Flores is one of the most fascinating, rugged and ethnically  diverse volcanic islands in Indonesia with Kelimutu Volcano and it's three distinct color changing lakes,  rich indigenous ethnic cultures with mix of religious beliefs and stunningly beautiful coastline.

                     The Penti Ceremony

Kelimutu Volcano

Beating close wind we head to Flores past the Adonara Islands where several cruisers are enjoying a small but beautiful anchorage.   s/v Ariel continues on to a bay off Sagu Adonara were we get two frantic calls on VHF that we are headed for submerged rocks but the Capt. has figured they are 6m under water.   With a vigilant bow watch we move in slowly and anchor with 10 other cruisers.

Rounding Teluk Hading Flores

Anchorage off Adonara Islands

We are spread out more and more, some hanging back to go to the famous whaling village on Lembata, while others make headway for the next rally stop near Maumere Flores.  There is a five day cruising period and opportunity for a much needed rest from all the events.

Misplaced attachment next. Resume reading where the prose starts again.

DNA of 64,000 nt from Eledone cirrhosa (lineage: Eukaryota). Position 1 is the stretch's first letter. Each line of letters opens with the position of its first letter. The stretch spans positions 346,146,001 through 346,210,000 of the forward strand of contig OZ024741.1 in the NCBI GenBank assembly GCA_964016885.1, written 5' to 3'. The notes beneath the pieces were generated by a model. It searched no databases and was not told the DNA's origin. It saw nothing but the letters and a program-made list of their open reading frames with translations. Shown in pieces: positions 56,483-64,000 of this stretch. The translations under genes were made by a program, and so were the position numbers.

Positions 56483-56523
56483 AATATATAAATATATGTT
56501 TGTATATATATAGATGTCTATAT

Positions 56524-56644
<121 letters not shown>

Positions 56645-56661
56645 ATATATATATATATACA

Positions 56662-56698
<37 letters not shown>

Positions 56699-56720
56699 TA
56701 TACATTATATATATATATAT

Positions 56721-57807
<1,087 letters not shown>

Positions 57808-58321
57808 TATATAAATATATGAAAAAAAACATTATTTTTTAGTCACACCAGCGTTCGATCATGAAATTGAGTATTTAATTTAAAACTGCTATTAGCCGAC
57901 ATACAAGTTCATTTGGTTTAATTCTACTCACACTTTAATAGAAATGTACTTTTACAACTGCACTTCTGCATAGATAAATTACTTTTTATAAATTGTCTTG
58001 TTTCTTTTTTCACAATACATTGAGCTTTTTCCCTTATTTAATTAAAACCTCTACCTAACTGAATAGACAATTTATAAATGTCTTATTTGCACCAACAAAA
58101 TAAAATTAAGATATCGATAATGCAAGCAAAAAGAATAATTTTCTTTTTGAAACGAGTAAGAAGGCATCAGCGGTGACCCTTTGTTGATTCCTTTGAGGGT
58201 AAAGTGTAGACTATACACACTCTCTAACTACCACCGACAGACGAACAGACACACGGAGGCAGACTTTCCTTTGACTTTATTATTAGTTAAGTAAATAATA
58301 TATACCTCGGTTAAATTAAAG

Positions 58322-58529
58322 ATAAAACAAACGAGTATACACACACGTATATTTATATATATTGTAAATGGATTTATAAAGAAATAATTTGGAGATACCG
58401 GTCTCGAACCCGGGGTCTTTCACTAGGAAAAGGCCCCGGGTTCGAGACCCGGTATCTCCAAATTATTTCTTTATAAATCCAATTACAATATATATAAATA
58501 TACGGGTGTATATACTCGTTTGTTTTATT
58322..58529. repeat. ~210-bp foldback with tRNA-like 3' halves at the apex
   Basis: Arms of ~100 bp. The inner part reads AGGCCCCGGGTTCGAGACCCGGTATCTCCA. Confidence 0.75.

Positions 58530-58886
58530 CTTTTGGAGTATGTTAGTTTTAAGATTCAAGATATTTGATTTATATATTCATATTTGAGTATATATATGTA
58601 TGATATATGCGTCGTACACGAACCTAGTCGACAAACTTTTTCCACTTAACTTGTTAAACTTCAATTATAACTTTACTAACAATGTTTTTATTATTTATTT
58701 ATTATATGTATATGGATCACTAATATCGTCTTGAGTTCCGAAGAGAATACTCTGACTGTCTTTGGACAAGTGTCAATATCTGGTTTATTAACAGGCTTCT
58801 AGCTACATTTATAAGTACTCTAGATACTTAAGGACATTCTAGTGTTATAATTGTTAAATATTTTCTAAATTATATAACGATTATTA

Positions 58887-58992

Fish trap

In the anchorage of Teluk Hading Flores  9 boats swing close to a shore rimmed with reefs while others were forced to leave the anchorage in the middle of the night due to increased on shore winds and forced to hove to during the night  or carry on dodging nets and fish traps.

It is difficult to find a good anchorage along the Flores coast but one  good anchorage was off the stilted fishing village of Palau Besar Flores where    18 boats ended up.



Winds would come up sometimes as much as 30kts and we'd be bashing into waves taking water over the bow while fighting strong currents.  Then the wind would die down, seas flatten and we'd end up motoring. 



Everyone was happy to reach the next rally rendezvous, this one at Seaworld near
Maumere Sikka Flores 


The anchorage was packed with over 75 rally boats and the shoreline packed with locals coming to watch the cruisers.  Later the cruisers packed the shoreline then it was our turn to be entertained


                  One of the most striking and beautiful windows into the local culture is Ikat, the traditional cloth woven in every village and used primarily as the sarong.  Flores is known for it's intricately patterned  'kapita' used to wrap the dead.